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Extra Help for Streamside Planting

Taranaki Regional Council media release
3 April 2008
For immediate release


A new scheme designed to make it easier for farmers to get their streambanks planted is about to be trialed in Taranaki.

The Taranaki Regional Council is offering to organise contractors to do the work in blocks of 5,000 to 25,000 plants encompassing a number of farms.

The service will be available to farmers with Riparian Management Plans for their properties. The plans, covering the fencing and planting of waterways, are drawn up at no cost by the Council, which then supplies the plants at cost.

“Good riparian management is essential for protecting and enhancing freshwater quality and we believe farmers should see valuable potential in this new contracting scheme,” says the Council’s Land Services Manager, Don Shearman.

“Farmers have indicated to us, in surveys and informal feedback, that lack of time is one of the major barriers they face in completing their riparian management plans. With this contracting service, we can save them a lot of hassle. And the cost of the contractors is offset by the money saved by the plants being supplied at cost.”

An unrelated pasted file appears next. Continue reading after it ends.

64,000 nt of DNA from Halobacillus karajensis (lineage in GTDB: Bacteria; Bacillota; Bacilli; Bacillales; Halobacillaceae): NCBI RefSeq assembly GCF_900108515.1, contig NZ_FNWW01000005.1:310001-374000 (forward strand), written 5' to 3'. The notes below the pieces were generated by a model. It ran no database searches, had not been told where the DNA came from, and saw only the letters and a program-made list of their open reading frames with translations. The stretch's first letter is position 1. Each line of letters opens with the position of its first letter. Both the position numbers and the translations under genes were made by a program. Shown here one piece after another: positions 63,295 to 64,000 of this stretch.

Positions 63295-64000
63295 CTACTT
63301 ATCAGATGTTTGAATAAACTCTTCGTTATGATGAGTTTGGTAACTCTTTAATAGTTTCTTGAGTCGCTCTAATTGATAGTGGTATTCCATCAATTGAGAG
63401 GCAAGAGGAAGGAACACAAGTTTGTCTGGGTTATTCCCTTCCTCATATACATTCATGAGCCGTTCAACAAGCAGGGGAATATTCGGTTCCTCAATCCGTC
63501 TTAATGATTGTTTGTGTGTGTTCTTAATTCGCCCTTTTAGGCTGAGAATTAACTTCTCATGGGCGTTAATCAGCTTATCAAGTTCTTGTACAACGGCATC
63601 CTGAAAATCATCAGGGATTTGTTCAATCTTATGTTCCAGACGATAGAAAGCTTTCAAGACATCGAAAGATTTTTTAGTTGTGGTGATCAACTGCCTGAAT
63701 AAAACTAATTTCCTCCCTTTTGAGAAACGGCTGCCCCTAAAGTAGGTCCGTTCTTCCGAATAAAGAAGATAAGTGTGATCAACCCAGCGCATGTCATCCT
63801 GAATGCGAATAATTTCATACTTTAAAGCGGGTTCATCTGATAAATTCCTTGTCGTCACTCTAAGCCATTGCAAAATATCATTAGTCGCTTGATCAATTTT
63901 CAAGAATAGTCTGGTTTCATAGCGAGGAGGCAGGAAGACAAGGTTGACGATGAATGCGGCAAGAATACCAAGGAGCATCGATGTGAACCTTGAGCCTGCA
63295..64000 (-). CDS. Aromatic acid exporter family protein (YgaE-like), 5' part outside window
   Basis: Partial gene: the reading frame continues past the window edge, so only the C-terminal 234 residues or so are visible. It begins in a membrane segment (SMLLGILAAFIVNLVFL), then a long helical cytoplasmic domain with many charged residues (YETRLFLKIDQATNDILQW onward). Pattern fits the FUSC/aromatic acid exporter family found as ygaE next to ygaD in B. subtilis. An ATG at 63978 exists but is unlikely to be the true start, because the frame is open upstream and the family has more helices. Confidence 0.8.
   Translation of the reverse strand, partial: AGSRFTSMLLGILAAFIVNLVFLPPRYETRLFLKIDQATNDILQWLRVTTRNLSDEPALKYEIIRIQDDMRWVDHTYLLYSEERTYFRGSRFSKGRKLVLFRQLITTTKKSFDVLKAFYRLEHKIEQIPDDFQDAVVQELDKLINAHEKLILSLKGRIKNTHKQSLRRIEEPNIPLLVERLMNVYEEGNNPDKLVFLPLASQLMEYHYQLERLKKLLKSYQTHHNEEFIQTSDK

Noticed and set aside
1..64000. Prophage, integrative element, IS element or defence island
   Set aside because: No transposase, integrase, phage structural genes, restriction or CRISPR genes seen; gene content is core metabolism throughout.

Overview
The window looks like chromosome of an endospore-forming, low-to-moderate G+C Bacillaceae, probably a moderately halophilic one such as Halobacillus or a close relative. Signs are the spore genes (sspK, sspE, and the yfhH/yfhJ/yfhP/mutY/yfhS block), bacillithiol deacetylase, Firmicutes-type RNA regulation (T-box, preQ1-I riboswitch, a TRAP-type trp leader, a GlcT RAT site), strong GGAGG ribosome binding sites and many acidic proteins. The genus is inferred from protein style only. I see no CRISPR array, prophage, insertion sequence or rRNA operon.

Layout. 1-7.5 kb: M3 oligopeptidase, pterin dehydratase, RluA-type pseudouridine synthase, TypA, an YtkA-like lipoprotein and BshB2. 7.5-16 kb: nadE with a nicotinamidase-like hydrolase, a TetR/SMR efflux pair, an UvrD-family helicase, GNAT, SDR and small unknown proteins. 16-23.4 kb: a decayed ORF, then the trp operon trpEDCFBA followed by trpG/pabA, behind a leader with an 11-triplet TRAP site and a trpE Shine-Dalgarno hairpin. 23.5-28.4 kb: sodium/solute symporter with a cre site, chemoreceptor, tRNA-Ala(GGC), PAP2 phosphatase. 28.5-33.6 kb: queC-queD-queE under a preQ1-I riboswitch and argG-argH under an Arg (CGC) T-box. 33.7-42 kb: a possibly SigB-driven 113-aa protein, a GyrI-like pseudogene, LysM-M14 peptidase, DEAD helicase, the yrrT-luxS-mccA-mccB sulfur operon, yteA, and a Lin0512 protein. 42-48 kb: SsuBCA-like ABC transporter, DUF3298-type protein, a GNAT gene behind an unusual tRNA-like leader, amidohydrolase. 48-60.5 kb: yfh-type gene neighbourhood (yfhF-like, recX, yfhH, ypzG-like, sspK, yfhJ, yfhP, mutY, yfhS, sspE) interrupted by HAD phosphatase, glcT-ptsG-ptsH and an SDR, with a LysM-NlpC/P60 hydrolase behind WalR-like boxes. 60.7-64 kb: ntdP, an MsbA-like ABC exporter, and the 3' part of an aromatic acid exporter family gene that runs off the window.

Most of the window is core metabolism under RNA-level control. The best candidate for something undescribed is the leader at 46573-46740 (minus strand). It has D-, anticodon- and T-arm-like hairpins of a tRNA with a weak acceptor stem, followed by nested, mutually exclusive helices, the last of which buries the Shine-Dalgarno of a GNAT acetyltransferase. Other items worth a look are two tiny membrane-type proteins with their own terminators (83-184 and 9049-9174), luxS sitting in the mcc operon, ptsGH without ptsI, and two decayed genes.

Mr Shearman says the contractors will carry out pre-plant spot spraying, planting and release spray through application of a residual herbicide at the time of planting. Contractors who win tenders will be subject to a quality-control process to ensure their work is of acceptable standard.

Tenders for contractors are being called this week and close on April 18, by which time farmers will need to indicate whether they want to take advantage of the service. The spot spraying will take place in May and the planting in June and July.

Farmers will pay contractors directly, rather than having the Council as a middle-man.

“As well as lifting a burden off farmers, this scheme will offer contractors scale and certainty of work, so there are benefits all around,” says Mr Shearman. “Each tender block will encompass a variety of physical conditions so contractors have the scope to be flexible and time their work around the weather or what may be happening on an individual farm.”

Riparian management is a key part of the Taranaki Regional Action Plan drawn up under the Dairying and Clean Streams Accord. Effective riparian buffers enhance water quality by filtering agricultural run-off, and reducing the speed of run-off, which moderates stream flows, reduces flooding and increases baseline flows.

Riparian buffers also provide food and shelter for wildlife and corridors for plants and birds. Streamside vegetation also reduces water temperatures and supplies food for aquatic insects that in turn provide food for fish.

Farmers are encouraged to get their plant orders in as soon as possible. Orders over 300 plants received by 1 May will go into a major prize draw sponsored by Fonterra.

Land owners interested in any aspect of riparian management can call the Taranaki Regional Council on 0800 736 222 and ask to speak to a Land Management Officer.


© Scoop Media

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